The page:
There are several questions I like to ask the missionaries when they come calling, not necessarily because I think they will break through the unassailable logic of the fundamentalist mindset but simply because I am interested in seeing how much (and to what depth) they understand their own doctrine (and its evolution), and how much they know about the prophets of their church (particularly Joseph Smith and Brigham Young; though I’m resigned to the fact that it’s a rare missionary who knows anything about Mormonism after Young).
Whenever I speak to missionaries for the first time, one of the first things they try to tell me is that their church has a prophet of God. So naturally I have to ask something to the effect of:
- What is a specific doctrine or teaching from God that the current Prophet has spoken that you liked?
The only answer I get is some variation of how everything the Prophet says is inspiring in general. Apparently the days are long gone when the LDS Prophet received profound insights from God. Now it sounds like the LDS Prophet is no different from a regular pastor/motivational speaker.
The missionaries tell me that the Prophet and the Quorum of the Twelve Apostles guide the church and are given revelation from God, yet it seems like the past LDS Prophets and Apostles are simply thrown under the bus because they taught things that are regularly rejected by the contemporary church leadership and laity. So in that spirit I like to ask this question:
- How do you tell that what a Prophet says is truly revelation from God and not just his own personal opinions? For instance, Brigham Young taught the Adam-God doctrine -that Adam was God- and he declared it as having been revealed to him by God, yet it was later rejected by the Church.
Brigham Young’s Adam-God doctrine is my favorite example of this, though many of the things that the past LDS Prophets and Apostles get thrown under the bus for could be argued to be relatively trivial (such as the belief that the hill Cumorah is in New York). Yet the point remains: seemingly nothing the LDS Prophets and Apostles say can really be trustworthy. What they teach today may very well be tomorrow’s heresy (or at least toilet paper).
By the way, only one missionary I’ve encountered had any idea of what I was talking about when I brought up Brigham Young’s Adam-God teaching, though he was actually a returned missionary that the missionaries had brought along to answer some of my “tough questions” (and his answer was essentially, “well not everything the Prophets say is revelation,” which of course neglects the fact that Brigham Young said it was revelation). Other than that returned missionary, I don’t think I’ve ever had a missionary know what the hell I’m talking about. [For the interested reader see this link for some of what Brigham Young said concerning Adam-God]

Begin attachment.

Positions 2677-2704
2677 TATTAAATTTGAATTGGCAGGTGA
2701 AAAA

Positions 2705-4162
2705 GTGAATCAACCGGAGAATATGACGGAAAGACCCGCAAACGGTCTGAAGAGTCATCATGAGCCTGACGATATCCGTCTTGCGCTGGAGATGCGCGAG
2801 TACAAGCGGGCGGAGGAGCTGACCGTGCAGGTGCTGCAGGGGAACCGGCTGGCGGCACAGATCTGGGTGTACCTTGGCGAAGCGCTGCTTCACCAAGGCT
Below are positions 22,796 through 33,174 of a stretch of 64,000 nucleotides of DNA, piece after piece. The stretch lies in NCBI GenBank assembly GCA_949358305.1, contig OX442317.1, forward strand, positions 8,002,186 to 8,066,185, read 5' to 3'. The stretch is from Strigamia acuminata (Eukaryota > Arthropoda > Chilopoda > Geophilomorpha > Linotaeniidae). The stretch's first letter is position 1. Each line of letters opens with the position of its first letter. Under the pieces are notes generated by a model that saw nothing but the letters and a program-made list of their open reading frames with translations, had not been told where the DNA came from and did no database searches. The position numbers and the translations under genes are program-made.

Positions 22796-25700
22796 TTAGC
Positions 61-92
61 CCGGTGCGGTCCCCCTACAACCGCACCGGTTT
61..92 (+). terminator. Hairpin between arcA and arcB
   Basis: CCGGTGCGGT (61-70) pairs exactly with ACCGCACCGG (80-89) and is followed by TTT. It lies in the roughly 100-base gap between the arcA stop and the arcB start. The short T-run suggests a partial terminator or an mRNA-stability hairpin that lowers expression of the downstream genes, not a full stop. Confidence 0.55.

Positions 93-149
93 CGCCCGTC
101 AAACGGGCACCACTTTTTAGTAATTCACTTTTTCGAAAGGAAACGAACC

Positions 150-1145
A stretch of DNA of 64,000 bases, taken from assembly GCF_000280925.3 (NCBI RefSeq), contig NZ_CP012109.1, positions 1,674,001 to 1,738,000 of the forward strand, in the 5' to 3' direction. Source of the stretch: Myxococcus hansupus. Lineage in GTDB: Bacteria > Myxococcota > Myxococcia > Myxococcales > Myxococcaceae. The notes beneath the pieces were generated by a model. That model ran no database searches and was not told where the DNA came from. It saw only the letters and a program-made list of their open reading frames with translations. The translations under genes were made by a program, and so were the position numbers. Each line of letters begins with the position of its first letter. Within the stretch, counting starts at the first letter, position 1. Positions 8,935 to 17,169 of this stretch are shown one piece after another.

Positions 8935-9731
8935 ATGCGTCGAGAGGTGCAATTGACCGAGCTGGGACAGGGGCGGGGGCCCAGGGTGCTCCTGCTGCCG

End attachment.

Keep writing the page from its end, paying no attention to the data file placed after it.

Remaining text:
This isn’t uncommon as there are many other issues which the missionaries never know what I am talking about, e.g. the Kinderhook Plate fiasco, the problem of deutero-Isaiah in the Book of Mormon, and Brigham Young’s teaching of Blood Atonement.
Another question that I like to ask is:
- So which apologetic theory do you subscribe to in order to explain how the Book of Abraham was translated from some Egyptian papyri that were not a document written by Abraham as Joseph Smith claimed, but are rather run-of-the-mill ancient Egyptian funerary documents?
Surprisingly, there was actually one missionary who knew what I was talking about. He held to the “well we don’t have all the papyri and so the Book of Abraham came from those missing papyri” apologetic. Though he had no answer to the follow up question of, “So how do you explain that Joseph Smith’s interpretations of the three vignettes from the papyri that he included in the Book of Abraham are demonstrably incorrect?”
On a related note, the LDS Church recently released an essay (found here) on the historicity and translation of the Book of Abraham. Interestingly, it gives the thumbs up for the idea that Joseph Smith was not actually translating the Egyptian papryi but that they served as a “catalyst.” In the words of the essay: “[The papyri] catalyzed a process whereby God gave to Joseph Smith a revelation about the life of Abraham, even if that revelation did not directly correlate to the characters on the papyri.”
Ultimately, while I enjoy talking with Mormon missionaries (and they are always very polite chaps and much more personable than the Jehovah Witnesses), it’s pretty much impossible to have a real discussion about their religion with them (such as discussing its difficulties, contradictions, evolution, and so forth). This is simply due to their lack of knowledge. But what they lack in knowledge they do make up for in their earnestness to bear their testimony about how they know the Book of Mormon is true, that Joseph Smith was a prophet of God, and that the LDS Church is true. Their bearing of their testimony is also a common response to questions they don’t know how to answer, although the last missionary pair that I met with (a few weeks ago) just up and left when it became evident that I wasn’t going to be an easy convert and knew more about their church history than they did (they said that they had an appointment to get to. Yeah, right).
Of course, it goes without saying that not all Mormons are fundamentalists. Not by a long shot. From my talks with Mormons in real life and from reading a copious amount of literature (both in print and online), it is manifestly evident that Mormonism is just like any other religious tradition in that its adherents occupy a vast range of perspectives, from the uber-conservative fundamentalist to the disagree-with-standard-Mormon-doctrine-on-everything liberal. But why, O why, do all the missionaries that come to my door have to be of the fundamentalist variety who have no depth of knowledge of their own religion!